Spurred by President Donald Trump’s fear–mongering cries of “if you don’t fight like Hell, you’re not going to have a country anymore,” an alt–right mob stormed the Capitol building to stop the certification of President–elect Joe Biden’s electoral victory. This event was a break from America’s tradition of peaceful transitions of power, showing how Trump’s platform of authoritarianism and hate has turned into a direct attack on our legislative branch.
This attack was a clear demonstration of white supremacy in America. Insurrectionists proudly wore antisemitic “Camp Auschwitz” t–shirts as they stormed the Capitol. Rioters waved Confederate flags through the chambers of Congress. This exhibit of hate, racism, and antisemitism showed how Trump empowered these insurrectionists to act violent—all in the name of preserving his presidency and its white supremacist baggage. They clearly communicated that in Trump’s America, there is no place for non–white people.
And these attacks weren’t just displays of white supremacy. They were also displays of white privilege. Looking backwards into the very recent past, Trump called the National Guard to Philadelphia—a majority Black city—during peaceful Black Lives Matter protests. Meanwhile, the National Guard had no presence during this violent, largely white insurrection. While peaceful protestors and journalists were tear–gassed and shot at with rubber bullets to make way for Trump’s photo–op at St. John’s Church, the Capitol police took selfies with rioters and were unable to stop this coup–attempt. The Capitol riots unveil a clear double standard. While Black protesters are killed and arrested for holding vigils and peaceful demonstrations, violent white protesters are allowed to invade the Capitol with guns, zip ties, and bombs.
With Penn’s so–called commitment to civic engagement, President Amy Gutmann and Provost Wendell Pritchett felt the need to write a statement regarding this attack on the US Capitol. Yet in this 144 word long paragraph, there was no mention of Donald Trump or any of the other political figures who caused this riot. Rather than calling Trump out by name, there were empty mentions of “threatening incitements” and “assaults on the political freedom of all citizens.” And instead of highlighting the roles that Senators Josh Hawley and Ted Cruz played in inciting these alt–right rioters, our university leadership “[praised] those leaders of all parties who worked through the night to carry on the constitutional mission of recognizing the peaceful transfer of presidential power.”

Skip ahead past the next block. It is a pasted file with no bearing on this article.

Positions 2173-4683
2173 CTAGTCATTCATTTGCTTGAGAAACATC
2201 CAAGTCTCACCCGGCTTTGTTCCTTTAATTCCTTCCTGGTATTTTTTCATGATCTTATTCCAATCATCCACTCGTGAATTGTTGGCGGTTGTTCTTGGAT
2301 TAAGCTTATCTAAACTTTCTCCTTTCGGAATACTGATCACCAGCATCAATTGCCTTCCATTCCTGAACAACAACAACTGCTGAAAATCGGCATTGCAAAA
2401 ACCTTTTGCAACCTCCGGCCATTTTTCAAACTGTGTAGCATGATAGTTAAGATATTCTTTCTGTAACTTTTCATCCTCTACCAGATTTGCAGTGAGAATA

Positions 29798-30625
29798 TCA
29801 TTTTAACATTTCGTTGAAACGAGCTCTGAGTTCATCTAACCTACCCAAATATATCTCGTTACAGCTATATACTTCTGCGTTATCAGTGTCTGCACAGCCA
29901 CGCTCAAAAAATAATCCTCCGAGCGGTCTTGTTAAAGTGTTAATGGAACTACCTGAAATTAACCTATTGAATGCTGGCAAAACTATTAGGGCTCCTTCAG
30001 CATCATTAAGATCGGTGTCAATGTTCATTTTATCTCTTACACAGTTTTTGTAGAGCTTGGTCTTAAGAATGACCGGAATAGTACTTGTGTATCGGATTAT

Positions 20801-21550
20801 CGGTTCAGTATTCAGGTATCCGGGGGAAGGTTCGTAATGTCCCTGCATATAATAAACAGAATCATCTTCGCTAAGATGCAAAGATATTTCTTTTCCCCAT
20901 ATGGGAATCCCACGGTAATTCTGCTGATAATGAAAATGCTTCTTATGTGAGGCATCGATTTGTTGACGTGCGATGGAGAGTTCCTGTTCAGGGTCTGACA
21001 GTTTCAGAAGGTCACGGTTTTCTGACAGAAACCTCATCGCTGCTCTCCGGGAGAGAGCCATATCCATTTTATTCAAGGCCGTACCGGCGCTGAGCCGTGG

By staying silent about the roles that Trump played in these riots, Penn is validating and encouraging the white supremacist values that Trump and his followers uphold. Despite Penn’s claimed dedication to diversity, the administration refuses to denounce the white supremacist violence at the Capitol that threatens so many of its students. The administration’s hypocritical emphasis on Penn’s diversity while declining to stand for its diverse population is a blatant act of violent apathy against its non–white students.
On top of Penn’s hesitant, avoidant word choice that failed to address Trump’s central role in the storming of the Capitol, university leadership didn’t send this statement out to the Penn community. In this largely meaningless statement, Penn’s administration didn’t have the courage to publicize their stance on this attack on our democracy to its students. With the administration’s calculated silence and weak condemnation of the mob (instead of Trump as an individual), Penn is showing the world that Trump’s connection to Penn isn’t unwelcomed.
As Trump’s alma mater, Penn’s words carry power. He wields his academic experience at Wharton as a weapon to convince others of his intelligence, winning over voters with his “qualifications'' and radicalizing them with his divisive, hateful rhetoric. Because of this, the administration’s silence regarding Trump isn’t only disappointing but also dangerous. Being silent allows Trump to divide the country by giving him credibility. Simply put, Penn is telling Trump that his despicable actions will go unpunished.
Words clearly can’t reverse the consequences of Trump’s presidency, but Penn at least needs to utilize its platform to condemn its most infamous alumni. Trump is plainly encouraging hate, polarization, and misinformation, and Penn’s current lack of action completely contradicts its democratic history and founding principles while also threatening the wellbeing of its student body and faculty.
Not only does Penn need to call Trump out by name, but they also need to take it a step further by revoking Trump’s diploma. By revoking his diploma, Trump won’t be able to use his admission to Penn as a qualifier for his intelligence and credibility. Despite numerous allegations of Trump cheating on his SAT and gaining admission to Wharton fraudulently, Penn has declined to investigate the terms of his admission. While other universities such as Lehigh University and Robert Gordon University have revoked his honorary degrees due to the despicable values he promotes, Penn’s refusal to speak up has shown that it can’t be a leader in condemning Trump’s actions.
Despite Penn founder Benjamin Franklin’s famous words of “Pardoning the Bad, is injuring the Good,” university leadership is complicit in pardoning Trump. Penn’s lack of action isn’t only shameful but also shows how Penn is a school that won’t and can’t act in the face of white supremacy, hate, and authoritarianism.